| Date of
(NBA): 15th pick, 1996
Out of: Santa Clara
Experience: 16 years
| Agent: Bill Duffy (BDA Sports)
It may seem like a strange thing to say about one of the game's all time assists leaders, about a pass-first point guard who won multiple MVP awards based on his pass-first nature and a multi-time winner of the seasonal assist title. But passing does not rank amongst Steve Nash's two strongest strengths as a basketball player.
That's not to say that he's not good at it, because he obviously is. He's extremely good at it. He's as good as passing I am with avoiding double negatives; hitting cutters from all angles, thriving in transition, making both simple and complex passes with consummate ease. He finds players who didn't even know they were open, and is essentially unrivalled in his ability to do so. Yet it's still not one of the two things Nash is best at.
Instead, the two things he's best at are his ballhandling and shooting abilities. Nash is able to collapse defenses in the way that he does, and push the tempo as relentlessly as he does, because he's able to get to any spot on the floor with the ball in his hand without needing excess flair to do it. He can drive to any part of the court, never lose his dribble, and never picks it up either. Spiting his ever increasing age, his comparative lack of athleticism and the disease spondylolisthesis that is his permanent companion, Nash gets to wherever he wants to go, not necessarily where the defense wants him to go. And when he gets there, that's when the passing skill takes over.
Furthermore, Nash scores ridiculously efficiency for any man, and not just an unathletic average sized point guard. At the time of writing, Nash is one of only six players in the history of the sport (the others being Mark Price, Larry Bird, Reggie Miller, Dirk Nowitzki and Jose freaking Calderon) to be a member of the 50/40/90 Club; that is, over the course of a full season, to shoot over 50% from the field, 40% from three point range and 90% from the free throw line. He is one of only two players to have done it more than once, the other being Bird. And he's done it more times than Bird. Nash does this while shooting almost exclusively jumpshots; roughly 85% of his field goal attempts are jumpshots, and they're not just open shots either. Nash hits off the dribble, falling away, contested, from two point range, three point range, over two defenders, in the clutch, in can't-miss situations....everything. And he does so with ridiculously good efficiency.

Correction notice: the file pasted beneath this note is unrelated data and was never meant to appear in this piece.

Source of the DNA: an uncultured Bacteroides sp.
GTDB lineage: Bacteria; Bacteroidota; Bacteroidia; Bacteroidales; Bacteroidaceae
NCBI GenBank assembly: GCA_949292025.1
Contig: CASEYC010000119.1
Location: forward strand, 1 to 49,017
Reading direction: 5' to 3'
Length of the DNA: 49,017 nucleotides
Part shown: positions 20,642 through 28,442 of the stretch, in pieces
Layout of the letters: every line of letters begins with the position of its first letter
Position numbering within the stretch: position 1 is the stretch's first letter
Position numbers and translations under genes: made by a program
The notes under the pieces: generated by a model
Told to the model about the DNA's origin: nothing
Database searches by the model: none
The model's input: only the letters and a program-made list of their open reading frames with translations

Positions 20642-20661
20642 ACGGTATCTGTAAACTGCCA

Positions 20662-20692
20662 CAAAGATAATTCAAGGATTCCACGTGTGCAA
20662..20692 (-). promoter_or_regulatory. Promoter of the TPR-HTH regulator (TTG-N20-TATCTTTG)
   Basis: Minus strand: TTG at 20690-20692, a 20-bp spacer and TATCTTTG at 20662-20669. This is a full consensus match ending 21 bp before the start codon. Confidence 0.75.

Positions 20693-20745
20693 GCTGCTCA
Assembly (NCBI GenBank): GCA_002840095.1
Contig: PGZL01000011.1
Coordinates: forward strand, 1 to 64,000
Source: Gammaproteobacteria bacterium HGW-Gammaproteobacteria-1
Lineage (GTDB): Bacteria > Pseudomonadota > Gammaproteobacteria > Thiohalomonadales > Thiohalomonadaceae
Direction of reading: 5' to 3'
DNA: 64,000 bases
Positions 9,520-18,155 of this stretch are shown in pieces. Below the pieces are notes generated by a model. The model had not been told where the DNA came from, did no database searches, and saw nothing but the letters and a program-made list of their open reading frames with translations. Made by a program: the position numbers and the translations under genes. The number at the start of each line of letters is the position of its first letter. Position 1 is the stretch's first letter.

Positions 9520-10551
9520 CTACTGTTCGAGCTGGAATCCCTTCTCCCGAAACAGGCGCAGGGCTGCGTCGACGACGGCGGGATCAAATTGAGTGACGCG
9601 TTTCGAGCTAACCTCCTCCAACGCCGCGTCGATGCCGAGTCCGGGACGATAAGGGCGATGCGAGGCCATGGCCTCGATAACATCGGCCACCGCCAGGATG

If he's not the best jumpshooter ever, in the history of the game, then he's damn close. Even if he isn't, Nash has simply got to be the best off-the-dribble shooter there's ever been. And that's a pass first player we're talking about.
Defensively is a different story. Despite his good positional sense when it comes to taking charges, Nash is pretty easy to get around on the perimeter, and he doesn't have great hands either. But that story isn't as fun to tell, so why tell it?
Nash represents a true one of a kind. He is an elite talent, dynamic, creative, entertaining, a player around whom entire offensive schemes have been devised and copied league wide. He is personal, funny and nice, and unashamed to wear a terrible haircut for over a decade. He is unbelievably good at what he does, and still underappreciated even after back to back MVP awards. What's not to like?
- 26th January, 2010.